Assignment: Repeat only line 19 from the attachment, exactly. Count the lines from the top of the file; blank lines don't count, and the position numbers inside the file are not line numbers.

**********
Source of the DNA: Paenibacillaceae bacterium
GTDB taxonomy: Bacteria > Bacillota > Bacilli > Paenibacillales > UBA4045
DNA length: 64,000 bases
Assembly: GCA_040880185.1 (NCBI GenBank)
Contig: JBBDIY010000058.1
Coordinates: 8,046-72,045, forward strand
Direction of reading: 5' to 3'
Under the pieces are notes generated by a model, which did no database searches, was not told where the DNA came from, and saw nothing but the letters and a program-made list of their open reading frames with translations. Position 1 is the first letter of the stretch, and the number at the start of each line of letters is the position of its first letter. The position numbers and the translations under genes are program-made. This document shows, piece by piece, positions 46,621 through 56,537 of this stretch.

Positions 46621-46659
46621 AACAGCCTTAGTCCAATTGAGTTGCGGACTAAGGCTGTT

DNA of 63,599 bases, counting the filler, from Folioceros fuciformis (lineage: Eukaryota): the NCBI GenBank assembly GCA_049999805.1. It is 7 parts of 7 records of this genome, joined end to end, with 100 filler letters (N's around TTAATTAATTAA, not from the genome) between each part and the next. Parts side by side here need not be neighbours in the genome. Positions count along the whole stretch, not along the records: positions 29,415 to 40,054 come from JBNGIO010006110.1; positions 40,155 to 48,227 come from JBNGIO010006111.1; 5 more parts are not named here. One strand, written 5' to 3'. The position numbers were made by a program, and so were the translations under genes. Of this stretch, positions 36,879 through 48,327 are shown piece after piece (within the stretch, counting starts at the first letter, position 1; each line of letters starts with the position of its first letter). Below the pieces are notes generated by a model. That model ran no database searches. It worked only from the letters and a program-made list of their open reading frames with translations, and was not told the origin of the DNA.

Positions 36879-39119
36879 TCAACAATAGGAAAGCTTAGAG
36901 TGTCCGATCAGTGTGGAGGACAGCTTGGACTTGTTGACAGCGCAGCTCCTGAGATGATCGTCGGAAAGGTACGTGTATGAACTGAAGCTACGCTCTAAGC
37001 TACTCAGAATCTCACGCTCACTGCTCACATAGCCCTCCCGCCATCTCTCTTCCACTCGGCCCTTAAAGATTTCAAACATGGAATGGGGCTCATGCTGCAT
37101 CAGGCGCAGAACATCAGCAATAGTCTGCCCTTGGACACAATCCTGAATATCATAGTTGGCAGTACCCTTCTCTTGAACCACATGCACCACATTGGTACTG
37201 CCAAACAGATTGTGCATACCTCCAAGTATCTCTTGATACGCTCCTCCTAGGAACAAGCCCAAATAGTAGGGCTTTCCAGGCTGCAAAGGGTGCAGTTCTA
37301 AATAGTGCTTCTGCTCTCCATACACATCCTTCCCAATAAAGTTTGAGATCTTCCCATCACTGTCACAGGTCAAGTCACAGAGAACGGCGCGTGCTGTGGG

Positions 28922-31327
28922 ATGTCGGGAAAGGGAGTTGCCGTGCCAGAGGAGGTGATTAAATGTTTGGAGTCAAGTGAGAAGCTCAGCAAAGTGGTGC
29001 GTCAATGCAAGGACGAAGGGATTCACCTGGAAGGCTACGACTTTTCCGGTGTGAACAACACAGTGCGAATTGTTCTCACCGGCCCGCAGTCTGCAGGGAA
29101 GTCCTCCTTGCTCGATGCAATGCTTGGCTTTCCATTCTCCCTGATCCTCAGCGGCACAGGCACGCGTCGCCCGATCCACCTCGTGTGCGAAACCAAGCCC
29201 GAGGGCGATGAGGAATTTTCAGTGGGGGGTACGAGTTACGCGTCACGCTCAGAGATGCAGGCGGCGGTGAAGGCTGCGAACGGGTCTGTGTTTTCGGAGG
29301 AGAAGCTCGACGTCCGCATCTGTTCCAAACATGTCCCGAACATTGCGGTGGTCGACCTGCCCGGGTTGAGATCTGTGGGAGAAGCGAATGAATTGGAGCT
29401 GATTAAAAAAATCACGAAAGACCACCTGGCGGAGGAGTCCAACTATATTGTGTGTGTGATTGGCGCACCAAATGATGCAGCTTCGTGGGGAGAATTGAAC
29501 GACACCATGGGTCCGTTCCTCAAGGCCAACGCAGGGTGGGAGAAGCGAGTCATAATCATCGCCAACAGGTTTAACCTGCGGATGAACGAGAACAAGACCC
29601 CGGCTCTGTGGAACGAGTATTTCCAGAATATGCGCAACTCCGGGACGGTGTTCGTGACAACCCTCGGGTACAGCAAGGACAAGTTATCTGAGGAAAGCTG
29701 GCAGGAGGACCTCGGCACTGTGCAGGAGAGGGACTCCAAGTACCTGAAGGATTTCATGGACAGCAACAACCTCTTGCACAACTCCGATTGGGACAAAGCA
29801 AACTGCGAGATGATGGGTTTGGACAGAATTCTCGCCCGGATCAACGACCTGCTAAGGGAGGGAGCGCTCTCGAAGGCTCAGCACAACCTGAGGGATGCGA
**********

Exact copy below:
Positions 28922-31327